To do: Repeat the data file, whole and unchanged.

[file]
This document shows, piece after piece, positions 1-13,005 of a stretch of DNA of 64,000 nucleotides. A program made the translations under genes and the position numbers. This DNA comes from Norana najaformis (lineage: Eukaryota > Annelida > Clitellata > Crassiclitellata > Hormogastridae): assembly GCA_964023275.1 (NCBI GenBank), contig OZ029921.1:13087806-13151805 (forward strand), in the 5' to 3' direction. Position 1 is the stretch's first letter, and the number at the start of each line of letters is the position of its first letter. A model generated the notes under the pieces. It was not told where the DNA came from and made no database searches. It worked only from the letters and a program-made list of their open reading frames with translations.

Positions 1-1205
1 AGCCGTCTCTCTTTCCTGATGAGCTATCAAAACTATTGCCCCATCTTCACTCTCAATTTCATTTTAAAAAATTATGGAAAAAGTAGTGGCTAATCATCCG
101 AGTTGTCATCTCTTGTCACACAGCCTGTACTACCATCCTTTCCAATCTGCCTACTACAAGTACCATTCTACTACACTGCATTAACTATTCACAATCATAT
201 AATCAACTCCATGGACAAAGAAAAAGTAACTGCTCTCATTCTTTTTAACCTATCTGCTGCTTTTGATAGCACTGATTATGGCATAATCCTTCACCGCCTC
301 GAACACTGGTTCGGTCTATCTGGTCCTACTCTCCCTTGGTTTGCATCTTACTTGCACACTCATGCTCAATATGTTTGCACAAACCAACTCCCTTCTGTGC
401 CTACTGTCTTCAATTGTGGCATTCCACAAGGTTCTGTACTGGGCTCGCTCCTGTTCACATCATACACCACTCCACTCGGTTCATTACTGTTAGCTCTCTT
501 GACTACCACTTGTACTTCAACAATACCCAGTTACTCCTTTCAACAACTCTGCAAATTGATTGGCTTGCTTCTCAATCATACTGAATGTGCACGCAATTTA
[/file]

This document shows, piece after piece, positions 1-13,005 of a stretch of DNA of 64,000 nucleotides. A program made the translations under genes and the position numbers. This DNA comes from Norana najaformis (lineage: Eukaryota > Annelida > Clitellata > Crassiclitellata > Hormogastridae): assembly GCA_964023275.1 (NCBI GenBank), contig OZ029921.1:13087806-13151805 (forward strand), in the 5' to 3' direction. Position 1 is the stretch's first letter, and the number at the start of each line of letters is the position of its first letter. A model generated the notes under the pieces. It was not told where the DNA came from and made no database searches. It worked only from the letters and a program-made list of their open reading frames with translations.

Positions 1-1205
1 AGCCGTCTCTCTTTCCTGATGAGCTATCAAAACTATTGCCCCATCTTCACTCTCAATTTCATTTTAAAAAATTATGGAAAAAGTAGTGGCTAATCATCCG
101 AGTTGTCATCTCTTGTCACACAGCCTGTACTACCATCCTTTCCAATCTGCCTACTACAAGTACCATTCTACTACACTGCATTAACTATTCACAATCATAT
201 AATCAACTCCATGGACAAAGAAAAAGTAACTGCTCTCATTCTTTTTAACCTATCTGCTGCTTTTGATAGCACTGATTATGGCATAATCCTTCACCGCCTC
301 GAACACTGGTTCGGTCTATCTGGTCCTACTCTCCCTTGGTTTGCATCTTACTTGCACACTCATGCTCAATATGTTTGCACAAACCAACTCCCTTCTGTGC
401 CTACTGTCTTCAATTGTGGCATTCCACAAGGTTCTGTACTGGGCTCGCTCCTGTTCACATCATACACCACTCCACTCGGTTCATTACTGTTAGCTCTCTT
501 GACTACCACTTGTACTTCAACAATACCCAGTTACTCCTTTCAACAACTCTGCAAATTGATTGGCTTGCTTCTCAATCATACTGAATGTGCACGCAATTTA